02 January 2010

Article: Olivier Rubin refutes the merits of democracy in famine protection

For the 30th Anniversary Conference of the Development Studies Association (DSA), taking place in London in November 2008 on the theme of hidden forces in social and economic development – "Development's Invisible Hands" –, I convened a panel "Anti-Democratic Development".

One of the participants in that highly selective panel was Olivier Rubin (a recent PhD graduate and Assistant Professor of Political Science at the University of Copenhagen) who ended up winning the prize awarded by the "European Journal of Development Research" (EJDR) to the best conference paper for his essay, "The Merits of Democracy in Famine Protection – Fact or Fallacy?" – an ambitious attempt to refute (or at least draw into question) an influential theory of Nobel Prize-winning economist Amartya Sen (Harvard and Cambridge).

Rubin's paper has now been published in the November 2009 issue of EJDR (vol. 21/5: 699-717), as part of a Symposium of articles based on papers given in various panels of the 2008 conference. They treat forces as different as religion and conflict, political institutions, non-governmental action, the securitization of aid, and migration.

While I helped shape Rubin's paper both with extensive feedback after the conference and as peer reviewer for EJDR, I only provided input on fine-tuning an already impressive piece of work and all credit goes to him. That said, I greatly appreciate his public acknowledgement: "I wish to extend my gratitude to Erich Kofmel, Managing Director at the Sussex Centre for the Individual and Society (SCIS), for convening the DSA 2008 Panel on Anti-Democratic Development. This article is highly inspired by his somewhat provocative idea of an anti-democratic bias in much of the Development Studies discipline." Thank you.

The EJDR made Rubin's article accessible free of charge until the end of 2009 (as of today, it can still be read):


Here's the abstract of the paper: "Amartya Sen's assertion that democratic institutions together with a free press provide effective protection from famine is one of the most cited and broadly accepted contributions in modern famine theory. Through a mix of qualitative and quantitative evidence, this article critically examines whether indeed democracies do provide protection from famine. The qualitative research builds on analyses of democratic political dynamics in famine situations (in Bihar 1966, Malawi 2002 and Niger 2005), whereas the quantitative research looks for cross-country correlations between political systems and famine incidents. The article calls into question the strength of the link between democracy and famine protection. Famines have indeed occurred in electoral democracies where the political dynamics at times were counterproductive in providing protection from famine. The article concludes that to fully grasp the complexities of famine, one should replace monocausal political explanations (such as democracy protects against famine) with general tools for context-specific political analysis."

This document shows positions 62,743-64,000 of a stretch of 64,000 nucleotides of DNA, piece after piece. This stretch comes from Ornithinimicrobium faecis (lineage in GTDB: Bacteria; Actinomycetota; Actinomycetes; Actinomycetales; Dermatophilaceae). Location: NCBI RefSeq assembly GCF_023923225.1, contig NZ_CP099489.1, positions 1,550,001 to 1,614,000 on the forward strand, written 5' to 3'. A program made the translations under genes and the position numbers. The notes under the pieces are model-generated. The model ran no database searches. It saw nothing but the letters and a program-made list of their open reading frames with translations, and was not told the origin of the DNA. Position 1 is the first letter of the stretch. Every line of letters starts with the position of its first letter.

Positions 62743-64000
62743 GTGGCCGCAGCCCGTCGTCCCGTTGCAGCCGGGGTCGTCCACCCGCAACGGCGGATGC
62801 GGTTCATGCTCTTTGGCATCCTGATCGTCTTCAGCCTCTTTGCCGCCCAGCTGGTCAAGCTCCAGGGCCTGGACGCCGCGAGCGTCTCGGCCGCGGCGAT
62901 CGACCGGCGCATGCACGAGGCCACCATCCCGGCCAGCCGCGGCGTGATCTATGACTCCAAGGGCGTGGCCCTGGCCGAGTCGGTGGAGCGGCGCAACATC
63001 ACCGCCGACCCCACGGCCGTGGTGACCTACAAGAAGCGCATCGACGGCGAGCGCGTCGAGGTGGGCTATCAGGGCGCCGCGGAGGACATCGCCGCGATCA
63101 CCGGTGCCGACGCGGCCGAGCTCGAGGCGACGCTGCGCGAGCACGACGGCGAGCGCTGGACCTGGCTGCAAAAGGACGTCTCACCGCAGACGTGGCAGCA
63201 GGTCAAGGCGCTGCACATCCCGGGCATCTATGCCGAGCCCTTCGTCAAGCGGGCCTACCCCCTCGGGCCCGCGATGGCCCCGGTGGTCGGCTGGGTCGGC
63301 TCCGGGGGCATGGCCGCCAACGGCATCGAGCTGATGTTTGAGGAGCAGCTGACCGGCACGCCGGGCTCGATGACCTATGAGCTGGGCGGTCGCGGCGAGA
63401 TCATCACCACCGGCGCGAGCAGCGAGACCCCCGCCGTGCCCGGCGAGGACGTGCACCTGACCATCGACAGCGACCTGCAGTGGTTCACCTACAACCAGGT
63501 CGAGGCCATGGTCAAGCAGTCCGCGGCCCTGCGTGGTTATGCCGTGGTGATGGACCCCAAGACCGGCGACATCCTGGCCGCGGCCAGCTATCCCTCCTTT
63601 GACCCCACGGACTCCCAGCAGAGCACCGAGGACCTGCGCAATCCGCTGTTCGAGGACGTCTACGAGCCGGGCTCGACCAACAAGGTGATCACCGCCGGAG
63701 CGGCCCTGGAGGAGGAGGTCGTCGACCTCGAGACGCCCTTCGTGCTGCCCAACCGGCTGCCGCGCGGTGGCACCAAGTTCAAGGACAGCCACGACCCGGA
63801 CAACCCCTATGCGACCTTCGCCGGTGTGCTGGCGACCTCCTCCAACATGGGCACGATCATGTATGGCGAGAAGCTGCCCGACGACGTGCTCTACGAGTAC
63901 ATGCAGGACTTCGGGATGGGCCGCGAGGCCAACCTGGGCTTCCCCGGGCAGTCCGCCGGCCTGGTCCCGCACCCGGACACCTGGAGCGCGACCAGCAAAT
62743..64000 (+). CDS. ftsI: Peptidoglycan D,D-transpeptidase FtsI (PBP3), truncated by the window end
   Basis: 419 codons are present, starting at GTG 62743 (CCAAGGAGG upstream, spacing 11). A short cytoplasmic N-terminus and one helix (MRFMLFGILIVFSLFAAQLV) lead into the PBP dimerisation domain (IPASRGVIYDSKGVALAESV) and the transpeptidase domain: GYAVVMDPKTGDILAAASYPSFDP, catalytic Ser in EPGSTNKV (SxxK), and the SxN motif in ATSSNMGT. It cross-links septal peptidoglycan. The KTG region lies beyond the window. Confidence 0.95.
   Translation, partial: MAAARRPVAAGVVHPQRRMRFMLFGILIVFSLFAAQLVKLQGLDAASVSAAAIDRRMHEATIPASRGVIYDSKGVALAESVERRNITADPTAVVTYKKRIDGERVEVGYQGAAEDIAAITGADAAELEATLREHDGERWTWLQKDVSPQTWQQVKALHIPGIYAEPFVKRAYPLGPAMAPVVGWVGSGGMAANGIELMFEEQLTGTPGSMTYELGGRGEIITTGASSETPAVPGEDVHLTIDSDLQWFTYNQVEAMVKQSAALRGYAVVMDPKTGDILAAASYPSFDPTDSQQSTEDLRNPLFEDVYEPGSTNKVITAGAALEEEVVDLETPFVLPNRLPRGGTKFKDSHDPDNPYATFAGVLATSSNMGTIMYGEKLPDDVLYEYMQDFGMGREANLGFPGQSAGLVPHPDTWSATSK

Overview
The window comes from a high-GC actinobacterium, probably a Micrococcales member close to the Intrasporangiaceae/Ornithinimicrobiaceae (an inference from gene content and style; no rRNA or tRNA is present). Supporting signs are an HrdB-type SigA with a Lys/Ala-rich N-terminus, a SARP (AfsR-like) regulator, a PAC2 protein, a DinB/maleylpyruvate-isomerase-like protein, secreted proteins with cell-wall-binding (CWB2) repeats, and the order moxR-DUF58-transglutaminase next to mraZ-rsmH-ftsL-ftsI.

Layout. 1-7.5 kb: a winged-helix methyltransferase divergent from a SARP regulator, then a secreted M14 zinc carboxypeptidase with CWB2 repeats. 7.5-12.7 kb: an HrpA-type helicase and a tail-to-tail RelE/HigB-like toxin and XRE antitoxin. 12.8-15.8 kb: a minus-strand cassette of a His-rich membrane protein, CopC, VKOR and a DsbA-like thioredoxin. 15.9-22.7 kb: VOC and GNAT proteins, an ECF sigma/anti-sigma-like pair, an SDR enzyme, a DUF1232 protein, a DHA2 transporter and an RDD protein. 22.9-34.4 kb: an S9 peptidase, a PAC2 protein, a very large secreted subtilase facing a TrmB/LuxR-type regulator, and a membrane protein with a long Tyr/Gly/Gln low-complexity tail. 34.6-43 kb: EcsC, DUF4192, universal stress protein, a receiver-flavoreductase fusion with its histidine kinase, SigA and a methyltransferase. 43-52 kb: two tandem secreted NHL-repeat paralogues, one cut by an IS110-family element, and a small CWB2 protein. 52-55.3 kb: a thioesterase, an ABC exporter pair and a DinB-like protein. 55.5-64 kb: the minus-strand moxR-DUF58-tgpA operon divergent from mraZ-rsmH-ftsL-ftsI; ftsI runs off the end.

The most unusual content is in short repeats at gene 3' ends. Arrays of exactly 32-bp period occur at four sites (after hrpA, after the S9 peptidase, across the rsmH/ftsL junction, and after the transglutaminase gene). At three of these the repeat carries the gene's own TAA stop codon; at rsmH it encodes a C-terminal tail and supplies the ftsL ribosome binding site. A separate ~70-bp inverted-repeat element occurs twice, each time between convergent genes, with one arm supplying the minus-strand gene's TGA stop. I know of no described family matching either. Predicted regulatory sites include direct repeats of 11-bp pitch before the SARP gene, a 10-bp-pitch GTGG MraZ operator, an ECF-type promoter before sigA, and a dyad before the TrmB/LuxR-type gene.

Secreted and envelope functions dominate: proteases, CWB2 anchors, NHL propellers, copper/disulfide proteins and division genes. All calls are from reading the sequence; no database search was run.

Rubin finds that, "[r]egrettably, the discipline of Development Studies has often had a tendency of displaying less interest in critically testing assertions about the merits of democratic institutions than it has in exposing the adverse consequences of more authoritarian political structures. [...]

"Pointing to democratic mechanisms with a positive effect on famine protection does not exclude the possibility that others, even more effective, can be identified under authoritarian rule. The argument about the merits of democracy in famine protection has clear roots in cost-effectiveness reasoning (given the assumed superiority of the democratic political system, what are the processes that could account for effective famine protection?) when one really ought to rely on cost-benefit reasoning (under different political rules, which political processes foster the most effective famine protection?).

"From the perspective of short-term famine relief, it is not difficult to present arguments that could favor a more authoritarian political system. Some of the counterproductive mechanisms described [for democracies] (log rolling, vote trading, pork barrel politics, not in my backyard and the political blame game) would be largely absent or assume a different form under authoritarian regimes. [...] It is also possible that authoritarian regimes could manage a much prompter and more extensive mobilization of resources for famine prevention when needed. An elected government might have to engage in compromises and negotiations with other political parties, which might not only slow down the process, but also avert resources to other political purposes through log rolling.

"Theoretically, therefore, the democracy hypothesis is not convincing."

In his article, Rubin refers to a Malawian saying: "Sungadye demokalase, which loosely translated means that you cannot eat democracy."

EJDR is a prestigious and well-regarded publication of the European Association of Development Research and Training Institutes (EADI).

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